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I have a question about the Force.com IDE in Eclipse along with SVN (subclipse).

For the sake of this question, we have two developers, Harry and Sally, working in the same developer org. They both do their development in that org as well as pull changes to their local Eclipse environment before commiting to SVN. Let's say Harry adds a new field to the Account object. He tests it, sees everything works as intended, so he refreshes everything in his Eclipse to commit to SVN. However, during the time Harry was testing his new field, Sally creates a seperate field in the Account object as well. But, she has not tested it by the time Harry refreshes his changes from the server. Harry now wants to commit his changes to SVN, but notices there are additions to the Account and Profiles code he did not make that include the new field that Sally added. He now needs to manually delete these extra lines of code in every effected file before committing his stable changes.

My question is, is there a way for Harry to pull only the changes on the server that were made by him? Or is there a better way to handle the manual deletion of Sally's changes before he commits to SVN?

  • I am not sure if SVN is supporting this but you can always commit your own piece of code by seeing the difference and leave the others. Instead of removing. This happens in GIT repos. During merge you will get both changes as the same way other developer will leave others changes. – Ashwani Jan 26 '17 at 17:11
  • Ryan, I know this is not exactly an answer... but this is a good case for multiple environments. – Sebastian Kessel Jan 26 '17 at 17:12
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Harry and Sally should not be sharing a development org. They should each have their own development org, so that they can each pull in just their own changes, and merge those changes to a branches that will ultimately be used to build other orgs downstream (qa, uat, and production). Sharing a development org between developers is error-prone, and will likely lead to loss of code and productivity.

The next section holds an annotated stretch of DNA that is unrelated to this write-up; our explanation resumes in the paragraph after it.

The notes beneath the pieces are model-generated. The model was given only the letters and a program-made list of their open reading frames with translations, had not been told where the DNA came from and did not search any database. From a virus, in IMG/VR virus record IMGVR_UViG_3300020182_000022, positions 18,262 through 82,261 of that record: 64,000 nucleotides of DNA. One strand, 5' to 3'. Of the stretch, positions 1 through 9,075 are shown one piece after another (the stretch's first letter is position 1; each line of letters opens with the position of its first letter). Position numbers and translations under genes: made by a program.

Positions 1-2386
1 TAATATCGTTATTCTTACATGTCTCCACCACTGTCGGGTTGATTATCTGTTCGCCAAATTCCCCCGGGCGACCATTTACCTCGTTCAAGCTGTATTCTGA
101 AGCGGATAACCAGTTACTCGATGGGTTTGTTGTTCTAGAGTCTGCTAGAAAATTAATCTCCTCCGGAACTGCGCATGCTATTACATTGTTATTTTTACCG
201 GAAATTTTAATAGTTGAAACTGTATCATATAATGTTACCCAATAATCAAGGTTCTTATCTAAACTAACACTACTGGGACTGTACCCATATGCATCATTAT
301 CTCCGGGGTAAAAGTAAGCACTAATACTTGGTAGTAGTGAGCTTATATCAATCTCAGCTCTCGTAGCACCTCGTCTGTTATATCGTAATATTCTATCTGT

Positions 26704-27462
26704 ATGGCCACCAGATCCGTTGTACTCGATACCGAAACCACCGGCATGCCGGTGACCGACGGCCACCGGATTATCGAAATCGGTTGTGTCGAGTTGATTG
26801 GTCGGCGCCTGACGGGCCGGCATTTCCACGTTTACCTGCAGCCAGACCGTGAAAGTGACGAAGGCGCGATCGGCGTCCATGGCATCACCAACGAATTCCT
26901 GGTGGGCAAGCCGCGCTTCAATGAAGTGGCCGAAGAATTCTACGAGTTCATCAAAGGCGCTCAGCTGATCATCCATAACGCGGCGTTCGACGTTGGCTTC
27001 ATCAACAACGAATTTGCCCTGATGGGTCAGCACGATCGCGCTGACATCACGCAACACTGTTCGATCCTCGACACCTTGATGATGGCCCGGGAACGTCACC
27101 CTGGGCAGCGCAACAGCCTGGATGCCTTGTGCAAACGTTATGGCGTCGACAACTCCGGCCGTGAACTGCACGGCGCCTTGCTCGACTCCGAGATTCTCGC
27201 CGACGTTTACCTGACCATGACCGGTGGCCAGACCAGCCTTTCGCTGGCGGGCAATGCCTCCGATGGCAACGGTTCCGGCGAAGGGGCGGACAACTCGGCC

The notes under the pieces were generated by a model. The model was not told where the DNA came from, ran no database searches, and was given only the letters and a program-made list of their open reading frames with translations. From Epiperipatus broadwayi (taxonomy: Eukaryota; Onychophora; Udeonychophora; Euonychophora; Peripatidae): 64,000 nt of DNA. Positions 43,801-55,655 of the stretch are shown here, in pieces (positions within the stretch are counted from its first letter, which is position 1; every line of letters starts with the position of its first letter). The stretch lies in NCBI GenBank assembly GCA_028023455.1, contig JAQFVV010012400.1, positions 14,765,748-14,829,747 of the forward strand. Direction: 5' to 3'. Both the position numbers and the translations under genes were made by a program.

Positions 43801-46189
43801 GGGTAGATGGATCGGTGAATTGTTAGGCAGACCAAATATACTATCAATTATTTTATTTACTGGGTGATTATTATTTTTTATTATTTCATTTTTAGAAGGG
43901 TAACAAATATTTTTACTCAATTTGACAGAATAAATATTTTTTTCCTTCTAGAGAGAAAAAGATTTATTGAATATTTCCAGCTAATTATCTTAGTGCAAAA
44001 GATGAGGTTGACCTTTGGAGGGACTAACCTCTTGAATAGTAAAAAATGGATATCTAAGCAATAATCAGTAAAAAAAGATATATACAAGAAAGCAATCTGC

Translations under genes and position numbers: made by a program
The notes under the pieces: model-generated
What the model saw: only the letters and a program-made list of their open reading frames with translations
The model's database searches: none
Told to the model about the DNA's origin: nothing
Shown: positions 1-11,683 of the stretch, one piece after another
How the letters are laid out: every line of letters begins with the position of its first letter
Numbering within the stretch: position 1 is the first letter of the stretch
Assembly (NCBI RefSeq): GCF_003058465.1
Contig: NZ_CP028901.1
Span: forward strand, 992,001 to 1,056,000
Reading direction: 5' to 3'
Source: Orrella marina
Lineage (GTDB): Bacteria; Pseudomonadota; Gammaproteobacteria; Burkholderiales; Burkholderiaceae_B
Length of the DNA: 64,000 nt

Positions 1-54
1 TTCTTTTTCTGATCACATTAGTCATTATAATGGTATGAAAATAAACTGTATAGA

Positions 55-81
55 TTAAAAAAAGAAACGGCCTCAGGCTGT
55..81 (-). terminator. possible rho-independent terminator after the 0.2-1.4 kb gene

The Eclipse IDE, and the Metadata API itself, is unable to distinguish between changes made by any particular admin in an org, which is why multiple development orgs are a requirement for successful CVS processes. Salesforce is working on new features which will help facilitate multi-developer-org scenarios, but we're still months away from GA for any of those features.

Until then, if you must share a development org, each developer will have to manually select just the files they've modified, and then right-click on those file and choose "Refresh from server." Selecting the entire project and choosing "Refresh from server" would incorporate all changes made to the metadata from all developers in the org.

In addition, if you choose to pull all the metadata, you can always commit just the files you're interested in, then rollback the changes for everything else. The process used will depend on the CVS. For example, in Git, you can see the full list of files modified in the IDE, compile a staging list, and then commit and push those changes, followed by a Hard Reset to get everything else back into their original state. I don't recommend this, as this is basically the process we're using now, but it works as long as each developer is careful.

  • Hi sfdcfox, thank you for your response. The reason I had Harry and Sally in the same development org is because that is how we have our CI setup at the company I work at. Every developer makes their own changes, and commits only the files they edited to SVN. Jenkins then notices the changes to SVN, makes a build, and deploys it to our packaging environment where a dry run of SIT takes place. How, in the case of having each developer using their own dev org, would all the developers commit to the same SVN without having a full copy of the repo in their environment? – Ryan Coombs Jan 27 '17 at 16:51
  • @RyanCoombs Yes, we're moving to our own process, and it's been a bit of a learning curve, but our environment is set up as follows: (each developer has a developer org) -> (a common qa org) -> (a common uat org) -> (production). This is based on the best practices established by salesforce.com, and is the recommended process for Salesforce DX. You might want to sign up for the pilot if you're interested in moving that direction. – sfdcfox Jan 27 '17 at 16:57

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